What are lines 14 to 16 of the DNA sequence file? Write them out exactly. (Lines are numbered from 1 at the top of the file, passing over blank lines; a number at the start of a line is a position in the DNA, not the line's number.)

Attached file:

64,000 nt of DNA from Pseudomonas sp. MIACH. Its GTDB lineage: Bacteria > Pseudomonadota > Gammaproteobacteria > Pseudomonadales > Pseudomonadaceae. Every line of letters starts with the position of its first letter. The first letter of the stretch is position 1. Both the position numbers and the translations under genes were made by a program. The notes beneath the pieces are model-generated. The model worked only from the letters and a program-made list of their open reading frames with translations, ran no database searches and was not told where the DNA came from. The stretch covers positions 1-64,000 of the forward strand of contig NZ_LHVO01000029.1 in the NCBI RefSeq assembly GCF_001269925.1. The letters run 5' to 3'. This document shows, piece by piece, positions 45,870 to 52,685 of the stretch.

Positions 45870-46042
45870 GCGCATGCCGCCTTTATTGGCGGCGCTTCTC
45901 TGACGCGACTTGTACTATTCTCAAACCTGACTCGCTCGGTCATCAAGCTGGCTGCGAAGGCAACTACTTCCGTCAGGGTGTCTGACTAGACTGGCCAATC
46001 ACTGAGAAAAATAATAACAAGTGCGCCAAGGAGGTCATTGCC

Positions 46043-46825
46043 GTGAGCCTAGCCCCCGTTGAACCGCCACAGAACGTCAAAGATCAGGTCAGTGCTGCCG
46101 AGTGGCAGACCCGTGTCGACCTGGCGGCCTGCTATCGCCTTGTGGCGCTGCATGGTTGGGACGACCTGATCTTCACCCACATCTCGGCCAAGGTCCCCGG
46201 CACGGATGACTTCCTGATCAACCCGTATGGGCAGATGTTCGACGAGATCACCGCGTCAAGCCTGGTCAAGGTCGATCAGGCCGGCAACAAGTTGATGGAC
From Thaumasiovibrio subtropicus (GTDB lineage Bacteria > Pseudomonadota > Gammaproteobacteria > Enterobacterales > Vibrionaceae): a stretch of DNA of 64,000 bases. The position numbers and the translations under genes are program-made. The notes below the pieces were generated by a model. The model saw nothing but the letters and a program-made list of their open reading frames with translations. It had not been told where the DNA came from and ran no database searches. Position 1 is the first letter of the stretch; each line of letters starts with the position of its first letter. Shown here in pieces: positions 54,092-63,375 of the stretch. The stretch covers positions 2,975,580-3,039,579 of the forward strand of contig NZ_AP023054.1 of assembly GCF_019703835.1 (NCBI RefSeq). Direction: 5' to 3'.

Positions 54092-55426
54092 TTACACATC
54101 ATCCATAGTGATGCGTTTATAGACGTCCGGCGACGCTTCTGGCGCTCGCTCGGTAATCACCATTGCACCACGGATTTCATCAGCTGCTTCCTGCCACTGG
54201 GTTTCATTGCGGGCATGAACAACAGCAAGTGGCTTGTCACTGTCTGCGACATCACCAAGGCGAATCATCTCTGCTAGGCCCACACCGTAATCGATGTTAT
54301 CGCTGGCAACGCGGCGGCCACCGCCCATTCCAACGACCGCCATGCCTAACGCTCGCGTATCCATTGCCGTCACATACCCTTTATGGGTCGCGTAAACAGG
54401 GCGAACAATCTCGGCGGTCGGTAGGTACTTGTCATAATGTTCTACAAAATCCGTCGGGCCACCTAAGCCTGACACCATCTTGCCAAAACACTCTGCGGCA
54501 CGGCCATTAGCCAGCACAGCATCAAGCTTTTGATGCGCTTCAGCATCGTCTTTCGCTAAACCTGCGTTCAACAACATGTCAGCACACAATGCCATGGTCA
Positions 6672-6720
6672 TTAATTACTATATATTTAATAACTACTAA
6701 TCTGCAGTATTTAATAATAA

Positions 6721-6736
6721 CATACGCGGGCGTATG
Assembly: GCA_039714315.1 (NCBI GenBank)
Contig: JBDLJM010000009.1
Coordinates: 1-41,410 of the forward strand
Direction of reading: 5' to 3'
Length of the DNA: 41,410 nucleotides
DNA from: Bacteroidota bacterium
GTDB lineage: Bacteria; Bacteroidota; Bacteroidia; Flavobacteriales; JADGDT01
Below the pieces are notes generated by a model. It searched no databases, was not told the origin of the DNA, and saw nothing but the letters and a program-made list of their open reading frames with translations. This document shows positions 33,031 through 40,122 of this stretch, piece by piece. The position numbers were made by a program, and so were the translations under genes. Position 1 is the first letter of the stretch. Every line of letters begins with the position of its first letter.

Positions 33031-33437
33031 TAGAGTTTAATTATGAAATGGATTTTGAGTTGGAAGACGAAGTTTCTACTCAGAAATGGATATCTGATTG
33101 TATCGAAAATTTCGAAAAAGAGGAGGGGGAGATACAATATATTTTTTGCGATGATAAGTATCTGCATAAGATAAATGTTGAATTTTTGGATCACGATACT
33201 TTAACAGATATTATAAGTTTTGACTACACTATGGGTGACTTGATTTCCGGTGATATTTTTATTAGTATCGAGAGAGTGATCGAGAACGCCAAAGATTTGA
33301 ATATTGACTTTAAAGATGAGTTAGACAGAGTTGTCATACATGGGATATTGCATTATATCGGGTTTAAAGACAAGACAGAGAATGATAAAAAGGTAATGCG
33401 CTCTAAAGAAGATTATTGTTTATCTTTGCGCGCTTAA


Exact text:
54201 GTTTCATTGCGGGCATGAACAACAGCAAGTGGCTTGTCACTGTCTGCGACATCACCAAGGCGAATCATCTCTGCTAGGCCCACACCGTAATCGATGTTAT
54301 CGCTGGCAACGCGGCGGCCACCGCCCATTCCAACGACCGCCATGCCTAACGCTCGCGTATCCATTGCCGTCACATACCCTTTATGGGTCGCGTAAACAGG
54401 GCGAACAATCTCGGCGGTCGGTAGGTACTTGTCATAATGTTCTACAAAATCCGTCGGGCCACCTAAGCCTGACACCATCTTGCCAAAACACTCTGCGGCA